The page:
Having spent some time in the Florida Keys recently, I was intrigued enough in the area’s history to pick up Last Train to Paradise: Henry Flagler and the Spectacular Rise and Fall of the Railroad That Crossed an Ocean.
If you haven’t ever driven down the Overseas Highway connecting the Florida Keys to the mainland, it’s worth a week’s vacation to do it sometime (preferably when it’s 40 below zero where you live). It’s a beautiful thrill driving, quite literally, over the ocean.
Today, it’s a highway — not a railroad — that connects the islands trailing Florida’s peninsula.
But this compelling book was a page turner anyway.
Flagler earned his fortune with Standard Oil (apparently a wholly different story because it’s addressed here only to explain how divergent were his efforts in Florida compared to his wealth-building in the oil business). It required Flagler’s vision, millions of his dollars and years of perseverance to accomplish his goal.
Key West Railroad was constructed in the early part of the 20th century and torn asunder by a hurricane in 1935. Author Les Standiford’s descriptions of the raw power of hurricane forces terrified me. I will never be the person who sticks around to see a hurricane for myself; I would prefer not to have my face sandblasted off in 200 mph winds, thank you very much.
The book would also delight an engineer as it goes to some lengths to describe the challenges undertaken by Flagler in building structures that had not been attempted, let alone conceived, elsewhere.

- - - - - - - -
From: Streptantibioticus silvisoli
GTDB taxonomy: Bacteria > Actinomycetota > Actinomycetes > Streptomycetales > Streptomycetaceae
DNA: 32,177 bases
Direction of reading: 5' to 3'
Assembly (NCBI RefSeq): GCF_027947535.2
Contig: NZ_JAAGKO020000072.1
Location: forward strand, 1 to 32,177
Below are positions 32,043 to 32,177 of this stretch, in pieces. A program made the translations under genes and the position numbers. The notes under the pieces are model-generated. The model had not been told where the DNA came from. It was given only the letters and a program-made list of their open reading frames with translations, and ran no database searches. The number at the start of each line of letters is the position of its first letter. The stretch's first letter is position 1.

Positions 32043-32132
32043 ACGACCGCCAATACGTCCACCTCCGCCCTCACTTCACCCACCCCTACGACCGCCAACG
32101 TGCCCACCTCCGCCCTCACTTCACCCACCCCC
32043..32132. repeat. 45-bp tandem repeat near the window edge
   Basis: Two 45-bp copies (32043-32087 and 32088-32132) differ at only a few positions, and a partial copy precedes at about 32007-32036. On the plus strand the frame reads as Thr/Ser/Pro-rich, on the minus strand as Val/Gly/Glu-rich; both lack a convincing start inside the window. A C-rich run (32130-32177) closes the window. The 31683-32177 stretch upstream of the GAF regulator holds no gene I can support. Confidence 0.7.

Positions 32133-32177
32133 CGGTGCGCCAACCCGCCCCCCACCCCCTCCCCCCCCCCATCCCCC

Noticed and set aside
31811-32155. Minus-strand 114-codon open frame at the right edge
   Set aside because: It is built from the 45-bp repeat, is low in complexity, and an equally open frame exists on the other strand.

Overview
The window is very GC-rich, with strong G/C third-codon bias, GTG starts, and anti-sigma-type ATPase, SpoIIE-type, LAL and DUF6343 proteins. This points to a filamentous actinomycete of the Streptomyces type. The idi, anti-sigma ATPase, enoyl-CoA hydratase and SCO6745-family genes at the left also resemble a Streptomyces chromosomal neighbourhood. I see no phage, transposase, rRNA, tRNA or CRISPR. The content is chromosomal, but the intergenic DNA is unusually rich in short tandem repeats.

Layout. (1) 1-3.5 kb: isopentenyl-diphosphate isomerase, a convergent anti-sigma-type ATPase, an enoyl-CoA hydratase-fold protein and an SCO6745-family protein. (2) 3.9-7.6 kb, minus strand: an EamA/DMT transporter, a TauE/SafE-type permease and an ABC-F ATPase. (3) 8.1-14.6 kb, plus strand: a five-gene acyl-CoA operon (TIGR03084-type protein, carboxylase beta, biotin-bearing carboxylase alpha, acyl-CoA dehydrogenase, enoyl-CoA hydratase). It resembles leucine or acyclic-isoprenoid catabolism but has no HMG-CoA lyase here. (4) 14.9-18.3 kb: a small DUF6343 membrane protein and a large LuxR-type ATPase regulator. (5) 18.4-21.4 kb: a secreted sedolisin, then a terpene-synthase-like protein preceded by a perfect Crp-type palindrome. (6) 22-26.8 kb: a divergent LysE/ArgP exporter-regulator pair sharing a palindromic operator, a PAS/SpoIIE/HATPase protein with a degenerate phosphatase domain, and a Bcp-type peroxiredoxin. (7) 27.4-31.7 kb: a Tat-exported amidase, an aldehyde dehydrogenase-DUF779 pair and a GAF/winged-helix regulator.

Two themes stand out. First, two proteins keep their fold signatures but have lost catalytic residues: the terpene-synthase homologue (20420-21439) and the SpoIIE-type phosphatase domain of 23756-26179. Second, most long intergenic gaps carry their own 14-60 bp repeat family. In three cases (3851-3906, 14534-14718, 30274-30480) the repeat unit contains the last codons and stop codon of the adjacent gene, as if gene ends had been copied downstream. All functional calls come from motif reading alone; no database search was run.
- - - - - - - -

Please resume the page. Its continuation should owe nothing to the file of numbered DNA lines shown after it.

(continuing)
I walked on one of the bridges originally constructed by Key West Railroad. After the railroad company’s demise, the bridge deck was turned into a roadway. Then in 1982, the roadway became a pleasant place for a stroll. Nowadays, hundreds of walkers and bikers a day traverse the pathway, which ends abruptly at Pigeon Key. Looking over the edge into the clear, shallow waters, I saw sharks and stingrays meandering through the seaweed.
Here, to the left of the abrupt end of the Flagler’s bridge, you can see the modern roadway. Apparently, one span of the Seven-Mile Bridge was demolished to deter walkers from going further south and possibly to make way for boating traffic.
The Last Train to Paradise was an instructive literary testimony to the terrible sacrifices made to construct a highway one might otherwise take for granted.